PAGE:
Today there are fewer Americans in the workforce than at any time over the past 35 years. And women of the Baby Boomer generation are leading this surprising job-market exodus following the Great Recession.
The U.S. labor force participation rate stood at a mere 63.2% in August of 2013 – the lowest level since the early 1980s — and has been on a steep decline since the start of the Great Recession in 2007. Economists expected that some workers would leave the workforce permanently over that point, since the baby-boom generation was already moving into retirement age. But a much higher number of workers dropped out than predicted. Not only are they not working: they’re not actively seeking work either.
In interviewing labor economists, employment attorneys, and researchers at the BLS, Heidi Shierholz at the Economic Policy Institute has determined that the pool of so-called “missing workers” numbers more four million Americans. Her estimate is based on comprehensive projections of labor force participation for the period 2007-2016, published by the Bureau of Labor Statistics in 2007, prior to the onset of the Great Recession.
The BLS predicted that job market conditions and economic trends at that time would continue for the next 10 years. So the difference between that forecast and what has actually happened is directly linked to cyclical economic conditions – primarily the faltering labor market during the Great Recession and in the recovery that’s followed.
There are different demographic groups in that pool of “missing workers” – those of prime working age, those under the age of 25, and workers aged 55-plus. And within that last group, the overwhelming majority are women. Among younger workers, more men than women left the workforce.
Many of these older women likely got laid off or voluntarily left their jobs in the downturn — or maybe ran a small business that they shut down. In the still-weak economy of our current recovery, these women find it difficult to land new jobs — especially anything coming close to the salary and skill level of the jobs they lost. This trend has even been noted by workers’ compensation lawyers who have seen a decline in the number of older female clients.
Shierholz says some of the missing Boomer women are “people who are extremely discouraged, who would very much would like to be in the labor force.” Others, she says, have taken early and not-entirely-voluntary retirement. “Maybe they’re nearing retirement age, they got laid off from a job, they looked around for a while, can’t find anything that’s even close to the quality of job they’re interested in, and just kind of say, ‘OK, it’s not what I was planning on, but I’m retiring now,’” she says.
Where have all the older women gone?
Some of them are simply discouraged and have chosen not to keep hustling for a low-skilled or low-paying job. Although for some, even one more year in the workforce could make a considerable long-term financial difference. One Baby Boomer interviewed, Barbara Clothier, discovered that if she could stay in the workforce even one more year, it would increase her Social Security benefits by as much as 8 percent. Reina Mitchell of the Pension Research Center at the University of Pennsylvania’s Wharton School has followed these trends closely, and is concerned about the pattern of women retiring earlier than expected due to poor job-market prospects. “Older women — and I put myself in that group, in the 55-to-64 age bracket — really need to make up for a lot of the deficits that they’ve incurred during their working life,” Mitchell says. “Many of them have taken time off, they haven’t built up a good pension, they haven’t built up a good Social Security endowment, and so those last several years can make a huge difference in terms of future retirement security.”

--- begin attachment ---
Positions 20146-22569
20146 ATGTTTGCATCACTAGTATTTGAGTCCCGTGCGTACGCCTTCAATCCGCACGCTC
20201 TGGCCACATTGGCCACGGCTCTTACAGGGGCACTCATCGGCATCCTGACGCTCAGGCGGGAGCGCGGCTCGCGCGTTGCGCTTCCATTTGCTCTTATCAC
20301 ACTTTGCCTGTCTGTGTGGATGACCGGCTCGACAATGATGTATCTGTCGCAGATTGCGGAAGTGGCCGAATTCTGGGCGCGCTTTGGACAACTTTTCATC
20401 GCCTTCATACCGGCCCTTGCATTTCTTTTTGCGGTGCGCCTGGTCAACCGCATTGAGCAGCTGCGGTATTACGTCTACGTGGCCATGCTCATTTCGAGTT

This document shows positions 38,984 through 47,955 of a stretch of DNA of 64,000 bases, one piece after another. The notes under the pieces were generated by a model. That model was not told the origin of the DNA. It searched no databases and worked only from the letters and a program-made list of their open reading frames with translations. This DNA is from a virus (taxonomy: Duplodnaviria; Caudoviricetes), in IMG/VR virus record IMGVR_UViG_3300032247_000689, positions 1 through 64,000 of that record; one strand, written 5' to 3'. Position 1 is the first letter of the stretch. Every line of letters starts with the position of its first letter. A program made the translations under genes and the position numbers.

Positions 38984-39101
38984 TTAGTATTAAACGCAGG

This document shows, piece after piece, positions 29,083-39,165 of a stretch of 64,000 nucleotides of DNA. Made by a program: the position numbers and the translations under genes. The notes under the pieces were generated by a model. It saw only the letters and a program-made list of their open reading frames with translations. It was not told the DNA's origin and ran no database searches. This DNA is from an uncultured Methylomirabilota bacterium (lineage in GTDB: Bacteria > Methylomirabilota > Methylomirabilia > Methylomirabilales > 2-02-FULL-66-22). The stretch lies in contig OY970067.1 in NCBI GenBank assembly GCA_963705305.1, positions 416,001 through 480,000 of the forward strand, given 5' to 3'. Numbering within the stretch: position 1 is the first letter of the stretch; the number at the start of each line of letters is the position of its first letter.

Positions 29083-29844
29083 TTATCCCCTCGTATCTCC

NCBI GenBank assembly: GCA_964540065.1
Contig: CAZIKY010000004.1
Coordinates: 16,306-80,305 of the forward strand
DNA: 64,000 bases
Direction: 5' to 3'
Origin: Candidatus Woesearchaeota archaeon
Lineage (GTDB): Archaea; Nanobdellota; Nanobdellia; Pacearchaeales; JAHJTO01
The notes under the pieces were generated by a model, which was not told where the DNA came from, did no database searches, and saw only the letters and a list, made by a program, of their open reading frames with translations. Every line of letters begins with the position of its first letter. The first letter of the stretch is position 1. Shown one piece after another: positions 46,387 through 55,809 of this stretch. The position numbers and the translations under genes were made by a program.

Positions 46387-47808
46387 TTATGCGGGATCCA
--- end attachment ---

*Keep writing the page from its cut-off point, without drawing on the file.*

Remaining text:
Beyond dropping out because of discouragement, many women are now absent from the workforce as a result of family obligations, especially with their own elderly parents needing additional care.
And then there is simply a segment of the “missing Boomer women” who are comfortable with no longer working. “Not everybody in this pool of missing workers is completely unhappy,” Shierholz points out. That news doesn’t surprise career counselor Minda Redburn at LifeLong Career Options in Portland. Redburn points out that many Boomer women grew up in a generation where they didn’t anticipate working their whole lives. “If they don’t have to work financially, why would they?” she asks. “It’s not as important to them in terms of self-image to have a job, as it is to their male counterparts. They also weren’t raised to empower themselves with the kind of self-efficacy and decision-making that women need to be effective in the workplace.”
Chris Clothier says that if the only jobs women her age can find are a big step down, in terms of pay and intellectual challenge, they won’t stick with them.
“I think men have always been raised to be the quote-unquote providers,” says Clothier. “And so they’re going to stick with a job no matter what, till the end. And I think women, perhaps, have less tolerance for that.”
And as it turns out, Shierholz’s study shows that a higher number of men in the 55-to-64 age bracket remained in the workforce than the BLS predicted. After incurring heavy financial losses during the recession (both in their homes and in 401Ks), they now want to squeeze every last dime out of working before they retire.